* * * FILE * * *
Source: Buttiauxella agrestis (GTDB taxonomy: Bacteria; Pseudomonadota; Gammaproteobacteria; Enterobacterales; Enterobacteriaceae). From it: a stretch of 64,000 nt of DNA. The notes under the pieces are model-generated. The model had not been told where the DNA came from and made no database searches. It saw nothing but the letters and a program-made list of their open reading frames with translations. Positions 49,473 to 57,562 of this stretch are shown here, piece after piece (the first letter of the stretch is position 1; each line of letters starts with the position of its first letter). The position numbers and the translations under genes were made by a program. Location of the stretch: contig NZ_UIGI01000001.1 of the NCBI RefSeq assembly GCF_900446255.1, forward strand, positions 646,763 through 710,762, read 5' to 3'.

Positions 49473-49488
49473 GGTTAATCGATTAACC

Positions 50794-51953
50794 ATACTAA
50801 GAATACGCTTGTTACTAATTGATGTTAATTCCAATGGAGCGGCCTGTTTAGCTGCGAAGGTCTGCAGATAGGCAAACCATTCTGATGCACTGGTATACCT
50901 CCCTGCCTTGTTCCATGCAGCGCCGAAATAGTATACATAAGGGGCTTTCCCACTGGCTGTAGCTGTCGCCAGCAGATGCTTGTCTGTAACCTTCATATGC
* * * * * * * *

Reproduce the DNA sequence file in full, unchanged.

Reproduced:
Source: Buttiauxella agrestis (GTDB taxonomy: Bacteria; Pseudomonadota; Gammaproteobacteria; Enterobacterales; Enterobacteriaceae). From it: a stretch of 64,000 nt of DNA. The notes under the pieces are model-generated. The model had not been told where the DNA came from and made no database searches. It saw nothing but the letters and a program-made list of their open reading frames with translations. Positions 49,473 to 57,562 of this stretch are shown here, piece after piece (the first letter of the stretch is position 1; each line of letters starts with the position of its first letter). The position numbers and the translations under genes were made by a program. Location of the stretch: contig NZ_UIGI01000001.1 of the NCBI RefSeq assembly GCF_900446255.1, forward strand, positions 646,763 through 710,762, read 5' to 3'.

Positions 49473-49488
49473 GGTTAATCGATTAACC

Positions 50794-51953
50794 ATACTAA
50801 GAATACGCTTGTTACTAATTGATGTTAATTCCAATGGAGCGGCCTGTTTAGCTGCGAAGGTCTGCAGATAGGCAAACCATTCTGATGCACTGGTATACCT
50901 CCCTGCCTTGTTCCATGCAGCGCCGAAATAGTATACATAAGGGGCTTTCCCACTGGCTGTAGCTGTCGCCAGCAGATGCTTGTCTGTAACCTTCATATGC